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House Bill 17: Pilot Project to Treat Opioid Overdose

Posted by Rachel Haake on  June 9, 2021
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Category: Policy Brief
Written by Carol Gianessi, Ph.D. Edited Sarah Banducci, Ph.D., Ryan Bell, Ph.D., and Rachel Haake, Ph.D. June 9, 2021 Abstract Opioid overdose deaths have significantly increased over the past two decades in the United States and within North Carolina specifically [1]. For every opioid overdose death there are approximately 30 non-fatal overdoses, occasions that may be well suited for policy interventions to reduce morbidity [2]. House Bill 17 aims to continue the Quick Response Team

The Psychological Impact of COVID-19 on College Students

Posted by Rachel Haake on  May 27, 2021
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Category: Research Blurb
Written by Ariana Pirzadeh, B.S.Edited by Sarah Banducci, Ph.D., Ryan Bell, Ph.D., and Rachel Haake, Ph.D. Making it to class on time, balancing social life and academics, finding time to do laundry, studying for exams–these are the types of challenges a college student anticipates. All of these tasks are stressful on their own, let alone when a global pandemic is added to the mix. Trying to manage those day-to-day tasks, while focusing on daunting issues

The Power of Thought: Using cognitive fusion to understand Obsessive Compulsive Disorder

Posted by Rachel Haake on  March 7, 2021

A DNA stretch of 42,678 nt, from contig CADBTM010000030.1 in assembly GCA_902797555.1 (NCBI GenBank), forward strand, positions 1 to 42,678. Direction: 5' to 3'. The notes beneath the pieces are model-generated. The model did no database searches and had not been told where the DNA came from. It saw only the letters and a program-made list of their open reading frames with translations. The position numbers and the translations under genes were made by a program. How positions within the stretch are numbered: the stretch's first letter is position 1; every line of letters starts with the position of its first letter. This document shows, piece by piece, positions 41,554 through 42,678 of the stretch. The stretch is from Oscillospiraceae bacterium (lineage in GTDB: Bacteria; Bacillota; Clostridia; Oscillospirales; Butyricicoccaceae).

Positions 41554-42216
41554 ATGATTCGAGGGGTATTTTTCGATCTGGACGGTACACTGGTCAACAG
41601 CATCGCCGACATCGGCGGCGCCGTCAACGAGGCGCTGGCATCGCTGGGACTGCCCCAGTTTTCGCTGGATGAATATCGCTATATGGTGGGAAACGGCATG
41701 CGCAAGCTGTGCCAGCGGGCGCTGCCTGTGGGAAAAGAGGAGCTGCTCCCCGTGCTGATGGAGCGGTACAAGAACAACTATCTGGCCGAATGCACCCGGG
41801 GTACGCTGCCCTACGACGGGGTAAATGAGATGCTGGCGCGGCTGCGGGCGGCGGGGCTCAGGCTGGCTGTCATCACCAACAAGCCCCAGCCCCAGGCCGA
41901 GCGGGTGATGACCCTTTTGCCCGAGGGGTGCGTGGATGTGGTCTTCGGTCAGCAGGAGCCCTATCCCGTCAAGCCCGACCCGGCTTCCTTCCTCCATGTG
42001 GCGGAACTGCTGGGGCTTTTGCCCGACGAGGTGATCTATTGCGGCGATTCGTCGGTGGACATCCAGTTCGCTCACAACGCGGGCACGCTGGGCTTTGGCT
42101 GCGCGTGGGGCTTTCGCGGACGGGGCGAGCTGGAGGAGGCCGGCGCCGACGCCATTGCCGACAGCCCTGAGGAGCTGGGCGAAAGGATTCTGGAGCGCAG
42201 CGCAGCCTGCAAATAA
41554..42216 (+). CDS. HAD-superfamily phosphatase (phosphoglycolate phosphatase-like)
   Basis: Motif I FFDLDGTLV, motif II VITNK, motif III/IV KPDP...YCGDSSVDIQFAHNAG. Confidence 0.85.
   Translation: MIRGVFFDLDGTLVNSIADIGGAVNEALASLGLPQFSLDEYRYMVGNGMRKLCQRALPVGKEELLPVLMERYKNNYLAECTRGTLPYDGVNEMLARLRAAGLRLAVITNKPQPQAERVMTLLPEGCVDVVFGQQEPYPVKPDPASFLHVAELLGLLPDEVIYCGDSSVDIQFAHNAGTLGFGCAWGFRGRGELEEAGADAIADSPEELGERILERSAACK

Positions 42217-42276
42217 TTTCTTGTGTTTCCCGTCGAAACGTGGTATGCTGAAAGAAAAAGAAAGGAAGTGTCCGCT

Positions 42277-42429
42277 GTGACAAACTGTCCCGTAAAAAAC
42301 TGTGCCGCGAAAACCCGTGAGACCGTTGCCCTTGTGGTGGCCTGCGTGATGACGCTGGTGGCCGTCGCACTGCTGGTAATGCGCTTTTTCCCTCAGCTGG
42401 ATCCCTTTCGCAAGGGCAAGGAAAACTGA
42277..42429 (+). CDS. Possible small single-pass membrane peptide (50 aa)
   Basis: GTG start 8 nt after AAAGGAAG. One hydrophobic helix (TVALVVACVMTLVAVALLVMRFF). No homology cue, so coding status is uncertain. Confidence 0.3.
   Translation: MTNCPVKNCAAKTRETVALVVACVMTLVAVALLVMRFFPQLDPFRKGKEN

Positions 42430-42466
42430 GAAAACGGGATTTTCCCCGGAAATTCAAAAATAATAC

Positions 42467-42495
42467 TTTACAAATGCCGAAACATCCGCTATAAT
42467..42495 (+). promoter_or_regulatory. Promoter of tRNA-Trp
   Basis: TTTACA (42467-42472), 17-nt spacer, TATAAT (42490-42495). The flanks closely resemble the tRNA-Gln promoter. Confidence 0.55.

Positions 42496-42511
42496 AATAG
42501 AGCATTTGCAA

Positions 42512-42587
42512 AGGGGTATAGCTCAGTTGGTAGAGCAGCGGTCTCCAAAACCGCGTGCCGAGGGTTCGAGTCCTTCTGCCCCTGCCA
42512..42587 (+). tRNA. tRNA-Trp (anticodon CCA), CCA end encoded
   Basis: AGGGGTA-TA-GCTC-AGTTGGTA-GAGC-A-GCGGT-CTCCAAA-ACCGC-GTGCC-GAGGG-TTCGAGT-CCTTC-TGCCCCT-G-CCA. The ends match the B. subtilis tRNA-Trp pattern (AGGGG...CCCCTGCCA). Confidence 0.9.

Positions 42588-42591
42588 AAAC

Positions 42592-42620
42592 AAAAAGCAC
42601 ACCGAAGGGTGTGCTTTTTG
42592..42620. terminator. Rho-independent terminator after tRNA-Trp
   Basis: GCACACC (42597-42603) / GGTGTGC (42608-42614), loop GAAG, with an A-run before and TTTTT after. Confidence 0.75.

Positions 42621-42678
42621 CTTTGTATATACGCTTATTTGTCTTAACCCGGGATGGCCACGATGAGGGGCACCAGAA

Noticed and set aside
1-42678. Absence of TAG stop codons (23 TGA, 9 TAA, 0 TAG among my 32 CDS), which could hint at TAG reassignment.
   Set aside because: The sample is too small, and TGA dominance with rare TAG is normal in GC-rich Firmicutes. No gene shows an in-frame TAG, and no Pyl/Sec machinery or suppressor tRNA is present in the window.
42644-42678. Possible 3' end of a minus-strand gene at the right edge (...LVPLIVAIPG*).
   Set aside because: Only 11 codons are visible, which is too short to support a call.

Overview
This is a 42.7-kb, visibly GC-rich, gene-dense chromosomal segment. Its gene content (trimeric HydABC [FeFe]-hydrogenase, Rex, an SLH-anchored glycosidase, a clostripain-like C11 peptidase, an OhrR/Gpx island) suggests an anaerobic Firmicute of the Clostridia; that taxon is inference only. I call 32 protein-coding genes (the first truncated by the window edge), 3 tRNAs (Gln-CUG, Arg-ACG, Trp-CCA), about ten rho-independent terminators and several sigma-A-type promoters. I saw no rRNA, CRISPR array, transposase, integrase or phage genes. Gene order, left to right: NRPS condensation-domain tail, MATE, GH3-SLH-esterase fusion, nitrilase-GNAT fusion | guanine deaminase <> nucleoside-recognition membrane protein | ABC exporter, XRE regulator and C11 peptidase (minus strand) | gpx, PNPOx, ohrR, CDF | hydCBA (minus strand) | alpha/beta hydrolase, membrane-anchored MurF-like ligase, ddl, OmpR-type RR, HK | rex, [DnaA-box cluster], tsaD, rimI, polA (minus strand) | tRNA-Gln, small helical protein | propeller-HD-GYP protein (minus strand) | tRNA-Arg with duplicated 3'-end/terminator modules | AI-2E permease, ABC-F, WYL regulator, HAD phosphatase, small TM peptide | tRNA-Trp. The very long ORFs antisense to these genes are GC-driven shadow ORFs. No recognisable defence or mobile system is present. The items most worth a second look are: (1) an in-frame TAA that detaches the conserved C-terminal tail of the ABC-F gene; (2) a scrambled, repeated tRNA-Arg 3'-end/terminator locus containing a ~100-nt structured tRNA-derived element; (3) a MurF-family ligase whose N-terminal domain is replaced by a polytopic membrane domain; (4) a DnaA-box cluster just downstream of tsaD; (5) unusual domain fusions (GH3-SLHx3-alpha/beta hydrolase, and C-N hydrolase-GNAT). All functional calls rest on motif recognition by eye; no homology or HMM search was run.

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Category: Research Blurb
Written by Ariana Pirzadeh, B.S. Edited by Sarah Banducci, Ph.D., Ryan Bell, Ph.D., and Rachel Haake, M.A. Thoughts can be powerful, but for some individuals they can become paralyzing and take an unhealthy amount of control over behavior. This phenomenon is known as cognitive fusion, one commonly observed symptom of Obsessive Compulsive Disorder (OCD). Linking cognitive fusion to OCD A recent study posits that those with OCD risk being swept up in their intrusive thoughts

The Cost of COVID-19 in North Carolina: State Funding for Mental Health Services

Posted by Rachel Haake on  February 16, 2021
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Category: Editorial
Written by Rachel Haake, M.A.Edited by Sarah Banducci, Ph.D. and Ryan Bell, Ph.D. Since March of 2020, COVID-19 has ravaged the United States, both exposing and exacerbating pre-existing crises like the “Deaths of Despair” epidemic—the increasing rates of death by suicide and drug overdose among US adults. Sustained recovery from the pandemic will require scientifically informed policies. Among these should be expansion of funded programs addressing the far-reaching consequences of COVID-19 on mental health and

Senate Bill 544: Establish Non-Opioid Treatment Alternatives.

Posted by Seth Hurley on  December 17, 2019
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Category: Policy Brief
Written by Seth Hurley, Ph.D. December 2nd, 2019 Abstract Senate Bill 544 aims to provide improved access to non-opioid treatment alternatives for pain. Opioids are very effective pain relievers; however, they also have additional negative side-effects. Over-prescription and reliance on opioids for pain management has led to a nation-wide opioid epidemic that has severely impacted North Carolina [1]. The North Carolina Senate proposed a bill to provide non-opioid treatment alternatives to reduce the likelihood of